"Wilson's Sprinkmann Building has, somehow, the calm, authoritarian clownishness our great politicians aim for but don't achieve." Foundry Gallery, Washington, D. C.
Sunday afternoon, April 11, 2020, I sat at a red light across from the Sprinkmann Building on SW Washington Street in Peoria. How many times have I driven past this building?
On this day, for whatever the reason, I saw the Sprinkmann Building differently. A quiet chuckle and an overt “oh my God" followed.
Not a soul in sight this Sunday afternoon. the Sprinkmann was photographed in the same way I photograph most things, pretty straight-forward. After I'd had my way with the Sprinkmann Building, and the adrenaline-fed excitement settled, I drove away thinking “What the hell just happened?”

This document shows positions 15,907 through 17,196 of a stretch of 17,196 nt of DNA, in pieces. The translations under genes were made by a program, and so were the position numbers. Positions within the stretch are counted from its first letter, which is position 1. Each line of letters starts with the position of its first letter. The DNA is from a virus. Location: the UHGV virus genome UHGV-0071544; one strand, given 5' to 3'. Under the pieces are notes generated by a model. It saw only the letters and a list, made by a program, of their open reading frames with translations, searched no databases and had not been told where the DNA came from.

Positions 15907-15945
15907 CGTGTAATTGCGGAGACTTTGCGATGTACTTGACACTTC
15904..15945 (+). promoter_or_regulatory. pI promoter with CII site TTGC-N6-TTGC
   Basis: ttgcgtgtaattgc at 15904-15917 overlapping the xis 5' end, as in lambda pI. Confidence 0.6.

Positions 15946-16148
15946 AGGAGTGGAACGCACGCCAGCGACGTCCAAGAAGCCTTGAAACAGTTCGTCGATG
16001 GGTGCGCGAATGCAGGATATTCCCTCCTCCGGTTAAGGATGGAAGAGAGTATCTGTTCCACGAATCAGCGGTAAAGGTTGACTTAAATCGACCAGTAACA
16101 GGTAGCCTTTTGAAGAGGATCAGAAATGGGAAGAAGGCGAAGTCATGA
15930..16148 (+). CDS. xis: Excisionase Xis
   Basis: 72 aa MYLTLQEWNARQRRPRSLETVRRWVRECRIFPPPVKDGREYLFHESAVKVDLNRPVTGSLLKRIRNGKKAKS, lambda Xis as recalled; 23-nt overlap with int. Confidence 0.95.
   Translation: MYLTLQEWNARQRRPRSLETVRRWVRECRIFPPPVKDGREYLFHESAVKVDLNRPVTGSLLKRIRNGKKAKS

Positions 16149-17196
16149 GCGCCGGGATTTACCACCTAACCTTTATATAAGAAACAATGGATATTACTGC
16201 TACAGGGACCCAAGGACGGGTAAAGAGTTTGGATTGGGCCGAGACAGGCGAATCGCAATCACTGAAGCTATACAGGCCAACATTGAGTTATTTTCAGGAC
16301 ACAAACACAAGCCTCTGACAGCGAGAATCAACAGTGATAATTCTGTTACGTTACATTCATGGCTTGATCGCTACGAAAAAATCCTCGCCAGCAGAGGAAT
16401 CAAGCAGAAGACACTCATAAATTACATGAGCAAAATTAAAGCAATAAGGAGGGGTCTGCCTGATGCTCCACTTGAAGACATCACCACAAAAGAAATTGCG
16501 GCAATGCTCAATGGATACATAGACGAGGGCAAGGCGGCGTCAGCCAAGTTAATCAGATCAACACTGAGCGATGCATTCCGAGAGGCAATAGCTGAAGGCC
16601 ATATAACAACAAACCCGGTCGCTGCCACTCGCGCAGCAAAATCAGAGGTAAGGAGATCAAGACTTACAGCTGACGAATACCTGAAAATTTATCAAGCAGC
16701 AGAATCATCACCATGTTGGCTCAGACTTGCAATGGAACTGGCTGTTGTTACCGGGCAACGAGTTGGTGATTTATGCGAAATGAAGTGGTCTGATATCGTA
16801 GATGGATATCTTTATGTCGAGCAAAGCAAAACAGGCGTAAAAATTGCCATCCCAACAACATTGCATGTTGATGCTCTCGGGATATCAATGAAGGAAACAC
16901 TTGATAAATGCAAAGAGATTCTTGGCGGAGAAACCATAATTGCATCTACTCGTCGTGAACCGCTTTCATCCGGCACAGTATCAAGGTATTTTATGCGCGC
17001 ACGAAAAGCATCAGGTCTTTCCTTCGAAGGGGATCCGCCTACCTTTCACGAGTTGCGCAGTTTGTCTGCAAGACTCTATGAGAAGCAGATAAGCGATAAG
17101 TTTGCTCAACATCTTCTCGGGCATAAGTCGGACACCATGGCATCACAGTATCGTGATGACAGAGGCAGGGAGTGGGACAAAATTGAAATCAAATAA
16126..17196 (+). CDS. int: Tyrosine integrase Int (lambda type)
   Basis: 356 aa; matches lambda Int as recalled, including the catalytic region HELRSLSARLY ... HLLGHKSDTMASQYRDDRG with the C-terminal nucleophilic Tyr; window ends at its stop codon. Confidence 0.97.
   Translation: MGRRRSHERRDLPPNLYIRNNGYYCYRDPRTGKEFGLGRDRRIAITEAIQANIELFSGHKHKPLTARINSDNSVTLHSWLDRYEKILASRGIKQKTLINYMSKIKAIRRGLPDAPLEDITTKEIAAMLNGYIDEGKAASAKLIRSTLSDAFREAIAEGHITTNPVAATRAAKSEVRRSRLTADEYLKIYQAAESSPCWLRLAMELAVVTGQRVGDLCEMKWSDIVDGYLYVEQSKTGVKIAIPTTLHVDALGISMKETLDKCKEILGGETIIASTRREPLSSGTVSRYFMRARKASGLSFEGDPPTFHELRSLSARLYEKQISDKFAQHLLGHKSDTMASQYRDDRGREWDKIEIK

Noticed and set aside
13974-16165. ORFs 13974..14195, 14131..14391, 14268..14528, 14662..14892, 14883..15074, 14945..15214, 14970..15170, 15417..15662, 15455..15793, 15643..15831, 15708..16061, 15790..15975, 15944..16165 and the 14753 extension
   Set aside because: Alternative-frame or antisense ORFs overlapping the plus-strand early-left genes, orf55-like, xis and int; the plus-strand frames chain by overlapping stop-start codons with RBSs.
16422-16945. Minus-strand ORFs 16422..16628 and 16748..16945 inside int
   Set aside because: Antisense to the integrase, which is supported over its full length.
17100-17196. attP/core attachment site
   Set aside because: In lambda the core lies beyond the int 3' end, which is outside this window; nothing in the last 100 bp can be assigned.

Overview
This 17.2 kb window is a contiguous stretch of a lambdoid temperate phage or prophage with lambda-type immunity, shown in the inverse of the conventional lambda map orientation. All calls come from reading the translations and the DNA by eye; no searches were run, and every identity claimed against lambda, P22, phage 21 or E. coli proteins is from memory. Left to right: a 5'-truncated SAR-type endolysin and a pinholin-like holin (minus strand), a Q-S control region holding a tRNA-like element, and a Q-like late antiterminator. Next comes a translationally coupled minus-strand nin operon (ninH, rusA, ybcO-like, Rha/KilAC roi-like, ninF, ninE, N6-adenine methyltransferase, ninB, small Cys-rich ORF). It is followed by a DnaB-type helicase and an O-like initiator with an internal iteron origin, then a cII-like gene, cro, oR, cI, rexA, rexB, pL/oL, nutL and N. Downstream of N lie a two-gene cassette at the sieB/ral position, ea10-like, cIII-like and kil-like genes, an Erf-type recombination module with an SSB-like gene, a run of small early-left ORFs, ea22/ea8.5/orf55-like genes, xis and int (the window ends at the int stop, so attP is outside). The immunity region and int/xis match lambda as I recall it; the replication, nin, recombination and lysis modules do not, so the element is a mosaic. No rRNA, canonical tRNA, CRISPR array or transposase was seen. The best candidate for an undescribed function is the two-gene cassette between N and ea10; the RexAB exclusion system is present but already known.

I've sometimes wondered if others see what
I see in my pictures. While it matters not to me, it remains a curiosity. Unexpectedly, one particular response took things to an entirely different level. An exhibition press release from the Foundry Gallery, Washington DC began this way: "Wilson's Sprinkmann Building has, somehow, the calm, authoritarian clownishness our great politicians aim for but don't achieve." Funny. I was more excited for the Sprinkmann Building than I was for myself yet, it’s nice to be noticed.